2010 saw Berlin-based political journalist turned muse, Anika, create a buzz with her eponymous debut album. Often drawing comparisons to Nico, her charm flirted well alongside the co-production of BEAK>, a project purported by Portishead’s Geoff Barrow. Originally from Bristol, England, Anika renounced her British passport some years ago and began learning, exploring, and investigating her passion for music through various collaborations in Germany.
Keeping a steady focus on her other projects which included a residency in Iran and a live concert with string orchestra Kaleidoskop, we recently spoke to Annika Henderson, who poetically described where she’s been over the last decade. “I think that life sums up what happened in between,” she captiously claims. “Music is life. Often people try and speed it up or add a catalyst to fast-forward musicians to where they want them to be quickly…but as an artist, it’s quite nice to take your time and figure stuff out for yourself.”
After subletting her flat in Berlin during 2015, Anika joined a friend in Mexico City to work on a film and started the experimental post-punk band Exploded View. A turning point in her music career driven by adventure, the artistic pilgrimage helped her make sense of her surroundings. “Around then I wanted to quit music because I’d had enough. This happens to me sometimes but then I’m dragged back in,” she says. Anika refers to her time in Mexico City as her own DIY music residency turned musical awakening. Through connections in the local music scene, she managed to assemble a band and rehearse online for a show originally booked to help pay for her plane fare. As it would turn out, playing with this group of musicians gifted Anika more than she had ever expected. “It was as if I had finally found what I was missing in music.”
The spontaneity of her nomadic tendencies reflects not only Anika’s approach to her creativity, but her strength and ambition to hone her craft. Keeping herself motivated during the pandemic saved her, in a sense. “It definitely isn’t always handed to you, but you have to go do it and be resilient.” She continues, explaining how difficult it was to function as an artist financially and the reality that set in for those in creative scenes. Luckily, she was able to gain momentum during a period in which she saw so many around her fall. “Your whole job doesn’t exist from one day to the next. I know so many musicians who were too busy trying not to have a nervous breakdown during it.”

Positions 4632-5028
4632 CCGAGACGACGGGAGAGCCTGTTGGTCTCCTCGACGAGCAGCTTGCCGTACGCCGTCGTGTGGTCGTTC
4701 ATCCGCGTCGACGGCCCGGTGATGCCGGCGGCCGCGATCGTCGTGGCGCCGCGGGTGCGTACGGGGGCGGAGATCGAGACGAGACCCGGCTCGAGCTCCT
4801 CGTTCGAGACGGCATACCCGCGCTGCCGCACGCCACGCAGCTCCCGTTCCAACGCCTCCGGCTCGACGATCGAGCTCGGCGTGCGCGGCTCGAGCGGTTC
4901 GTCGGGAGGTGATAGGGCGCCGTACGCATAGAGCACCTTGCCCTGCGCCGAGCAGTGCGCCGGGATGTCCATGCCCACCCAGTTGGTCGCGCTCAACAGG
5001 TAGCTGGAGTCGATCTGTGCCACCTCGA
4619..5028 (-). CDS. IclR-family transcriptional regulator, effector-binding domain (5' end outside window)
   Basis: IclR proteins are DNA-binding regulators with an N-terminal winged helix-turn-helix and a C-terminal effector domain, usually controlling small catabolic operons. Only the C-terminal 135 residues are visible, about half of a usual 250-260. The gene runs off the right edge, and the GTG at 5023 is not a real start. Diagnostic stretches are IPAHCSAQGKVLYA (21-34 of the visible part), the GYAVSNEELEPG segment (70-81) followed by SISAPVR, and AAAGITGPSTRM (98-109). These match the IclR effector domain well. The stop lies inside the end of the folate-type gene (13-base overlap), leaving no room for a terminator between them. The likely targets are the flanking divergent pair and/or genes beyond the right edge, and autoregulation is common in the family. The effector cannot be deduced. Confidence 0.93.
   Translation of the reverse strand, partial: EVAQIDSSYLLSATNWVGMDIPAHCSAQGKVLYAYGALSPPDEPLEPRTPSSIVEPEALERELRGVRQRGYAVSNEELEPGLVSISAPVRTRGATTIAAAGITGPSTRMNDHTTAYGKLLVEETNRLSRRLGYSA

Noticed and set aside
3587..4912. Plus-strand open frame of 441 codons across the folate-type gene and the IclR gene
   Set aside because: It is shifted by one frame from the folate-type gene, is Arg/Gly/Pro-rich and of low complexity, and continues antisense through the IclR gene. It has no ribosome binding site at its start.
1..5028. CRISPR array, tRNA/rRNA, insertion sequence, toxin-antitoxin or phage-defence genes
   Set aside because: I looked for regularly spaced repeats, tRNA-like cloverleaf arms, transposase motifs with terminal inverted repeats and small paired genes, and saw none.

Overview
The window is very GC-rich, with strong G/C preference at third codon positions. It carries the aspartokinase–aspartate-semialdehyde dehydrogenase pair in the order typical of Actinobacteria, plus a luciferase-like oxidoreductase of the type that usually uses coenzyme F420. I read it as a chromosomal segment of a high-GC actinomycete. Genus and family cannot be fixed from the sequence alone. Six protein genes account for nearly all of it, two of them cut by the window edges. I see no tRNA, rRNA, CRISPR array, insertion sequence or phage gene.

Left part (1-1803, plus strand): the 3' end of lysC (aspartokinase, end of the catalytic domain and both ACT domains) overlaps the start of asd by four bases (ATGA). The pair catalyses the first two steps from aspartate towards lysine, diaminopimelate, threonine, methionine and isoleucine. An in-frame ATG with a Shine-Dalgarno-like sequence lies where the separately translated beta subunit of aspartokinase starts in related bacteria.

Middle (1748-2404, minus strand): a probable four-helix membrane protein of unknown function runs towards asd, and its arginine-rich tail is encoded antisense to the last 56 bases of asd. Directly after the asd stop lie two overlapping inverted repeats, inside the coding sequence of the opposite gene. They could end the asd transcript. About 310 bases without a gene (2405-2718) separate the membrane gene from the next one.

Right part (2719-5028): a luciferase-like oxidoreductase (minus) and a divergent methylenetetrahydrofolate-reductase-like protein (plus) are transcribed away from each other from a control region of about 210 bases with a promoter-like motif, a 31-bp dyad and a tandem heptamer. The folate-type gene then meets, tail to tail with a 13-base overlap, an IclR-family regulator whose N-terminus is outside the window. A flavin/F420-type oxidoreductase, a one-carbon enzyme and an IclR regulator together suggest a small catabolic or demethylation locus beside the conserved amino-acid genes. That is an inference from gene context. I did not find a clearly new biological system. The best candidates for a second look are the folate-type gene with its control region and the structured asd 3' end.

To the singer, Anika was merely a combination of mixing cover songs and sound experimentation with a group of likeminded people. For her latest album, Change, however, she notes how intimate the writing process became when she brought in a box of diaries, piecing together words written during the height of the pandemic. “All of this stuff had just digested in my head and had come out in my lyrics. There was so much going on at the time, whether it was the Me Too movement, Black Lives Matter, Trump in power, or Brexit.” The result charged emotions, anxieties and empowerment forward as the recurring themes around Change. Freestyling lyrics over loops, her creative process has become a therapeutic release, one at work to unravel her unconscious emotions. According to Anika, herself and the world seemed to be cleansing itself at that time. “That was just a personal thing that I wanted to achieve. It’s like your personal demons you know – you need to slay them once in a while.”
Over the last few months, Anika has put out three music videos to coincide with the release of the new album. Working with the same individuals nearly every time, the singer finds solace in knowing who her team is. The video for “Change” in particular, flaunts Anika in a number of fashionable outfits in front of a studio background. “I’m kind of camera shy,” she reveals, stating that her eccentric designer friend Juliane König has dressed her stage outfits for many years and challenges her in ways that she appreciates. Harmonizing her connection between work and personal life, those who enter Anika’s world help propel her in so many beneficial ways. “I used to live in the back of her shop in a little room full of half of the clothes and mannequins. Our friendship is now part of the project.”
For an artist so entrenched in the subliminal design, what message, if any, does she want Change to convey to the listener? “Don’t be scared of going your own way and actually keep your eyes peeled,” she says recalling the words often repeated by her grandad. “It’s true. These days, there’s a lot of things that have been normalized that I don’t think are normal. I think it’s really important to question everything and keep shaking things up where you can.”
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